Sir Percy, also known as 'the Scarlet Pimpernel' to the reader at least, is compared to all of these creatures in different ways as a sign of his bravery, slyness and, in the case of Chauvelin, as a sign that others for a long time do not know of his identity as the pimpernel.
The eagle is associated with power, freedom, courage and strength and was a well known heraldic symbol at the time and, indeed, the American eagle is still used to symbolise many of these virtues to this day.
Equally, one could argue that the fox is symbolic of slyness and cunning. Of course, in a particularly English setting - Sir Percy being a representative of Englishness during the French revolution - the fox was also recreationally hunted by the English upper classes. Sir Percy, in the guise of the Scarlet Pimpernel, is also hunted and evades capture, like the fox, as a result of his cunning.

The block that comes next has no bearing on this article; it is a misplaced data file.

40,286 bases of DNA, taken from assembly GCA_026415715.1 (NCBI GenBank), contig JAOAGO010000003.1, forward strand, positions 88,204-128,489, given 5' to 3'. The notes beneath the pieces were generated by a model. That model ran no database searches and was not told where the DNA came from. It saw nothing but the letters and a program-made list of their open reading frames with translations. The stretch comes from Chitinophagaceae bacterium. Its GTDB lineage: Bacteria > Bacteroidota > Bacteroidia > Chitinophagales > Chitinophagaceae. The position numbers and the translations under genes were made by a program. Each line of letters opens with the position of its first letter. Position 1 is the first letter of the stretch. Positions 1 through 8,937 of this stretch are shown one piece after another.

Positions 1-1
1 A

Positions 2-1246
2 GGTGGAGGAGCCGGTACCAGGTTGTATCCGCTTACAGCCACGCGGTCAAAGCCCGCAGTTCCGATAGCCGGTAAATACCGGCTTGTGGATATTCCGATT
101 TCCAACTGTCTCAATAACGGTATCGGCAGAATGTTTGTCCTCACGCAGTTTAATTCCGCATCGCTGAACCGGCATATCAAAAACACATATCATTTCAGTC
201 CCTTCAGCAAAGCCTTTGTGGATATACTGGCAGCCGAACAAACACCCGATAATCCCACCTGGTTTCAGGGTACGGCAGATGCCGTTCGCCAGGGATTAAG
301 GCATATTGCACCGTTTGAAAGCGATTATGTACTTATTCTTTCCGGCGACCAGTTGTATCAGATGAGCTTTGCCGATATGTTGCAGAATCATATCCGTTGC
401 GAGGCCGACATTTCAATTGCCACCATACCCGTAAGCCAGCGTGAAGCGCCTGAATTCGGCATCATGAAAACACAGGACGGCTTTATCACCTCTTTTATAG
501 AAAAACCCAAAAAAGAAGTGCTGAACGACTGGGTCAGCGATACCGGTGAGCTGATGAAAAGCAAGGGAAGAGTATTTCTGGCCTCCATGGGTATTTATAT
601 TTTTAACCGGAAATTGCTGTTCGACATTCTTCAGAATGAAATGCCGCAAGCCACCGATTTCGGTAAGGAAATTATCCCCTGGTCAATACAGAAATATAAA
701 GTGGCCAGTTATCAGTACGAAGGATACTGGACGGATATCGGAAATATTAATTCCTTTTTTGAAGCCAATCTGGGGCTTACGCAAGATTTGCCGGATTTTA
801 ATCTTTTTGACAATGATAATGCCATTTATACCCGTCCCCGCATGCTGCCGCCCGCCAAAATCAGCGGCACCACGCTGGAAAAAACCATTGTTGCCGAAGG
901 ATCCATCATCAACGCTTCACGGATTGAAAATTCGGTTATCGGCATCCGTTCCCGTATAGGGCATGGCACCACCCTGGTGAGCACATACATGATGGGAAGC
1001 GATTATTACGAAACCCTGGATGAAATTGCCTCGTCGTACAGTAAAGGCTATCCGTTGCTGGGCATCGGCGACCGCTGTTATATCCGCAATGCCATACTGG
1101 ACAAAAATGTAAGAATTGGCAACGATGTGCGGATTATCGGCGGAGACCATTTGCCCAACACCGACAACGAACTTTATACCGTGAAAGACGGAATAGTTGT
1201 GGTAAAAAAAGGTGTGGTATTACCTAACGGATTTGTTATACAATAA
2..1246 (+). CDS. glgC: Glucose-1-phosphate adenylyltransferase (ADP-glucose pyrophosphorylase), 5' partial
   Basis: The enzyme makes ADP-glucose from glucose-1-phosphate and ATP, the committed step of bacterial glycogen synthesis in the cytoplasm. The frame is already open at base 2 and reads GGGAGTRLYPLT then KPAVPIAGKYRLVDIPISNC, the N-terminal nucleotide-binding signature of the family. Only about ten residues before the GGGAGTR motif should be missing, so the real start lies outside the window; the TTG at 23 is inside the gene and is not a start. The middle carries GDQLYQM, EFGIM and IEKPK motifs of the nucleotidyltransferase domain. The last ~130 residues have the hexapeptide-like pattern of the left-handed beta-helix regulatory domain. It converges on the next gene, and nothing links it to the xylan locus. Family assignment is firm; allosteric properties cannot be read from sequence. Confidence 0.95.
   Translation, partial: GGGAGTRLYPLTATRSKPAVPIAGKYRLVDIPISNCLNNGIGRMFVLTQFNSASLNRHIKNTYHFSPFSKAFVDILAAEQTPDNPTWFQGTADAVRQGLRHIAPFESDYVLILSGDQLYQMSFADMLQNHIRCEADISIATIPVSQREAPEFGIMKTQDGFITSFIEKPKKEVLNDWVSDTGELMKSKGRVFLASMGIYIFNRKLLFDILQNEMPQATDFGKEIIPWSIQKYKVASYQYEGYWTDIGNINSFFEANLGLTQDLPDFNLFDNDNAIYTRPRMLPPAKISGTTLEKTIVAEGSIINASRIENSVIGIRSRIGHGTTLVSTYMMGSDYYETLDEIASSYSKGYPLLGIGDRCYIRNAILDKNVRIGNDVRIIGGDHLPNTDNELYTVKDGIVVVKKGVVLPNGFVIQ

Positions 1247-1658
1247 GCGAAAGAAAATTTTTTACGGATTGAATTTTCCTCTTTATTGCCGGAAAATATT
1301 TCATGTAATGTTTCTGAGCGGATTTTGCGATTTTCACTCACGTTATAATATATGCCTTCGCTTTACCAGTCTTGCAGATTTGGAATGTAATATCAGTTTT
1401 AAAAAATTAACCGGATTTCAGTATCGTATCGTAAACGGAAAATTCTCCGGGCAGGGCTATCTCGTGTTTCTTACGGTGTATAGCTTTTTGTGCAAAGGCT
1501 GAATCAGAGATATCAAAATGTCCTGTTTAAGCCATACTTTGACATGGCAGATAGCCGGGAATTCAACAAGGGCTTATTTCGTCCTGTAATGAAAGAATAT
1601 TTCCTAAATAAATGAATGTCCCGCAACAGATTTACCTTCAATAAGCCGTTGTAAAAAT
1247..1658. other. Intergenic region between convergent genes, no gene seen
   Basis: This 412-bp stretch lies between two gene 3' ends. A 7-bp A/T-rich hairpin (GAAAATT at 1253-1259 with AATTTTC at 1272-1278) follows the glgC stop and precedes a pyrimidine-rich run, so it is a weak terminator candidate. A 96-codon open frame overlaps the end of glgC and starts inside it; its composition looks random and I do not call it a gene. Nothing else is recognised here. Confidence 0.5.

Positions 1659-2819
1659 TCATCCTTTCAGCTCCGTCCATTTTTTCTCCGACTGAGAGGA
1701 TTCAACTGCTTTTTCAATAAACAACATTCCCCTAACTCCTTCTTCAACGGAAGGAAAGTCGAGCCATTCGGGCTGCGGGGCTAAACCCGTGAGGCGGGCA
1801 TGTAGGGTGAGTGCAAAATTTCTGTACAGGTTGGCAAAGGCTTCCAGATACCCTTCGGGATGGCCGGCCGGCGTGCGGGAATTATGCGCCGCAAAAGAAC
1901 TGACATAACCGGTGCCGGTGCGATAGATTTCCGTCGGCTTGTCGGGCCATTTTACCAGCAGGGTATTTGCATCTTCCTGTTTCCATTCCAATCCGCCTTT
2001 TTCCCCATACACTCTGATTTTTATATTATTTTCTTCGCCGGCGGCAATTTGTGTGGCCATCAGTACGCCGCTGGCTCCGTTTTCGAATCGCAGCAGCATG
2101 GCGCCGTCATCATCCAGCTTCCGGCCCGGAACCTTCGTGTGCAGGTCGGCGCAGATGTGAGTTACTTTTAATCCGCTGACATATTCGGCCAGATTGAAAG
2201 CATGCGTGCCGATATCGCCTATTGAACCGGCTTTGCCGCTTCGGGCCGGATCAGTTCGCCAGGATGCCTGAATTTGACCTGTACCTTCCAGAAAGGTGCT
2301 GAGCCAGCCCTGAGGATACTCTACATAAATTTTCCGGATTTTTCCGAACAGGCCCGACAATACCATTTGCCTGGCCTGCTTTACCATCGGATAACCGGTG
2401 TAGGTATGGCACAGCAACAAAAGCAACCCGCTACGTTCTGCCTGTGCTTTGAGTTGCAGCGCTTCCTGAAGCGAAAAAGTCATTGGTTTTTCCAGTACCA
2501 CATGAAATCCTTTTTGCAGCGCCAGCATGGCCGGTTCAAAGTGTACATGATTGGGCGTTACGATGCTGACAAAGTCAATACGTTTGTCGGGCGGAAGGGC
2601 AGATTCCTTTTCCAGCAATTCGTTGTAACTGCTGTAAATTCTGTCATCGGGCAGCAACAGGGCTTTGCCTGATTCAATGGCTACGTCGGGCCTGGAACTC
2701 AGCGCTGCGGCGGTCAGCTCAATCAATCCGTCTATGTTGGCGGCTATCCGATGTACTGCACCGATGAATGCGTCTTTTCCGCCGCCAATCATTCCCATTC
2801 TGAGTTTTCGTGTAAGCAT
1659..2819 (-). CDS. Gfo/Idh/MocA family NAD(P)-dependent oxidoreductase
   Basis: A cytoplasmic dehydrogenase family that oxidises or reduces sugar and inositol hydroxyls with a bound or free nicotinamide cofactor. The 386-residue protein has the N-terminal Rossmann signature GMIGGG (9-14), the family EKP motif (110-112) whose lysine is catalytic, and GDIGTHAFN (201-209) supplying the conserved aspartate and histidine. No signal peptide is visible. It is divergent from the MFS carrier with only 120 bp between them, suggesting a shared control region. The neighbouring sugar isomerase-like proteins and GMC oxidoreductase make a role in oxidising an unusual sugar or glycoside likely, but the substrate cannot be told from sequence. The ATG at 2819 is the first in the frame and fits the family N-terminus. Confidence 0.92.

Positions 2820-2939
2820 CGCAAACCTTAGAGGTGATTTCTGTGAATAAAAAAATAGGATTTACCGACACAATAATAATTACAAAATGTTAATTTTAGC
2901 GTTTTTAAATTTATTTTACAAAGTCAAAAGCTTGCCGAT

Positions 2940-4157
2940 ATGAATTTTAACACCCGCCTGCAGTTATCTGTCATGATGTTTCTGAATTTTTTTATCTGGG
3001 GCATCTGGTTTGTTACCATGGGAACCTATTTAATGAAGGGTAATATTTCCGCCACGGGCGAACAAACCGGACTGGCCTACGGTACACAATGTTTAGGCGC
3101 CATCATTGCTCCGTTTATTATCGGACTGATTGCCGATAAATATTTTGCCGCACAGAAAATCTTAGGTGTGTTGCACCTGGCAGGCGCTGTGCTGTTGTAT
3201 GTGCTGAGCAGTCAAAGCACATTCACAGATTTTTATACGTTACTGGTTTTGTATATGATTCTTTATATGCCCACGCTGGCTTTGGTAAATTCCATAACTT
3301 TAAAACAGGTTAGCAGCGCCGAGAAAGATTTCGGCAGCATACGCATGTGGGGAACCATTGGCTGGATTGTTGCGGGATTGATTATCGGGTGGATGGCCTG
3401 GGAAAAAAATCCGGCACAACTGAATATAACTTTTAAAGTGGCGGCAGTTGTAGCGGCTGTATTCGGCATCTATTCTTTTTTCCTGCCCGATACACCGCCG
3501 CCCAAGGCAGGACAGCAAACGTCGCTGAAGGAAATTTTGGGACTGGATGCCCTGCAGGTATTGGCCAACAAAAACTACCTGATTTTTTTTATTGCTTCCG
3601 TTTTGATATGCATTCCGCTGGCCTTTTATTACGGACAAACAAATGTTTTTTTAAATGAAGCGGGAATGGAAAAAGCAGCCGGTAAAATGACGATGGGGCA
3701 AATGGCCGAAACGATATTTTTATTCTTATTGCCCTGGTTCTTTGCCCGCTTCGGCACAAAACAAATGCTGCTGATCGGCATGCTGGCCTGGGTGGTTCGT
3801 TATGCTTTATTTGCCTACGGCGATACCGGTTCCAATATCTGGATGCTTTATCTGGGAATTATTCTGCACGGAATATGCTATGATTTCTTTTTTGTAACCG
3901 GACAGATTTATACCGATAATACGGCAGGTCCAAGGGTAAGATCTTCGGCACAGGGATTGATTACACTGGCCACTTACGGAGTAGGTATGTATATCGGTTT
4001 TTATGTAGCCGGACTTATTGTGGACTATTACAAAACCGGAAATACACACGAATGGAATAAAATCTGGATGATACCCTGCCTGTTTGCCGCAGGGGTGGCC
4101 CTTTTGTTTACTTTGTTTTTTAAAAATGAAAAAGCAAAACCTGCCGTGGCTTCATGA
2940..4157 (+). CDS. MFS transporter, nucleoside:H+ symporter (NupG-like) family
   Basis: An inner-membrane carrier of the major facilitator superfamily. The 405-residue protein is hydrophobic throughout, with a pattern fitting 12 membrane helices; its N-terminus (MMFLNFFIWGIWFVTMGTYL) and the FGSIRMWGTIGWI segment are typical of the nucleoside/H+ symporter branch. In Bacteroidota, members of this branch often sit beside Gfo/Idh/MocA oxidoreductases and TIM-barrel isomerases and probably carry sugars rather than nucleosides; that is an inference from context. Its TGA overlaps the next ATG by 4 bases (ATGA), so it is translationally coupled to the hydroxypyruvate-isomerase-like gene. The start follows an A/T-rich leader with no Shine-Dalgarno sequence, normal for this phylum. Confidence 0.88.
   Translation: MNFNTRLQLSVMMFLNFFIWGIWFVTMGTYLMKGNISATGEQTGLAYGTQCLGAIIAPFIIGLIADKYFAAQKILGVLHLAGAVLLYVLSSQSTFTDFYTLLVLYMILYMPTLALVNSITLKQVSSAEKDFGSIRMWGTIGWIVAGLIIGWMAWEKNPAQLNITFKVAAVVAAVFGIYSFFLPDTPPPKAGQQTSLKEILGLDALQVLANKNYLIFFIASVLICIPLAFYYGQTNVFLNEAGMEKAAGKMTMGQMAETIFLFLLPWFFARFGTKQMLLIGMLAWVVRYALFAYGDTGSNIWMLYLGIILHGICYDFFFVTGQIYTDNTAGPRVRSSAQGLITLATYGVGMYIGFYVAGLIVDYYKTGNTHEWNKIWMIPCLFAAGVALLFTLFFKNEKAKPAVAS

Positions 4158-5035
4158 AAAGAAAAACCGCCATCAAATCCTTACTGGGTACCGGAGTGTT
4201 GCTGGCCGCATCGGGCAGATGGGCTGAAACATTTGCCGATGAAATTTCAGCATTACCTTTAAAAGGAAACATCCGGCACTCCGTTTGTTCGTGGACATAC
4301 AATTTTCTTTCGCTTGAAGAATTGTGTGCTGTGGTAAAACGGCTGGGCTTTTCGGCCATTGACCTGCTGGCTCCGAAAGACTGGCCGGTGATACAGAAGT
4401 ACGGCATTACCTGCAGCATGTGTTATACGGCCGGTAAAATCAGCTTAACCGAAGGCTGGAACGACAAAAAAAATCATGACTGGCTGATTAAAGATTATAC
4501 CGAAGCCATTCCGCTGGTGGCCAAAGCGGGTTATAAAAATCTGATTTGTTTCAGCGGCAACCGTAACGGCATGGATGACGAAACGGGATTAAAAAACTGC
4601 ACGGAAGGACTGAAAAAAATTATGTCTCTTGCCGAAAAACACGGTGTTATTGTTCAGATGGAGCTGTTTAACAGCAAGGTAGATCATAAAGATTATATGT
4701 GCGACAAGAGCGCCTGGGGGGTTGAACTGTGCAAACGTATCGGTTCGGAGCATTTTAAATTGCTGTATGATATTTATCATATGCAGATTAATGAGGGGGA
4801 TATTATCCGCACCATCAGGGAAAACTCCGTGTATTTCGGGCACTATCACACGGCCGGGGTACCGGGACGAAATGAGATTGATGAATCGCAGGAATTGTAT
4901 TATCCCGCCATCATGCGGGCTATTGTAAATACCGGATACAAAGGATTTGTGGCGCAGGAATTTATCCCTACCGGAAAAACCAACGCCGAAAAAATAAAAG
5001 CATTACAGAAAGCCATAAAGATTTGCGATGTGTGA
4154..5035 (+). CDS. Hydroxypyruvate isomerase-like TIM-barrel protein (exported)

The comparison to Chauvelin is a more complex one in so much as the two characters are opposed within the novel. The fact that both are utterly convinced of the correctness of their positions might make them comparable, just as Chauvelin was formerly acquainted with Sir Percy's wife and, in that sense, they are also comparable.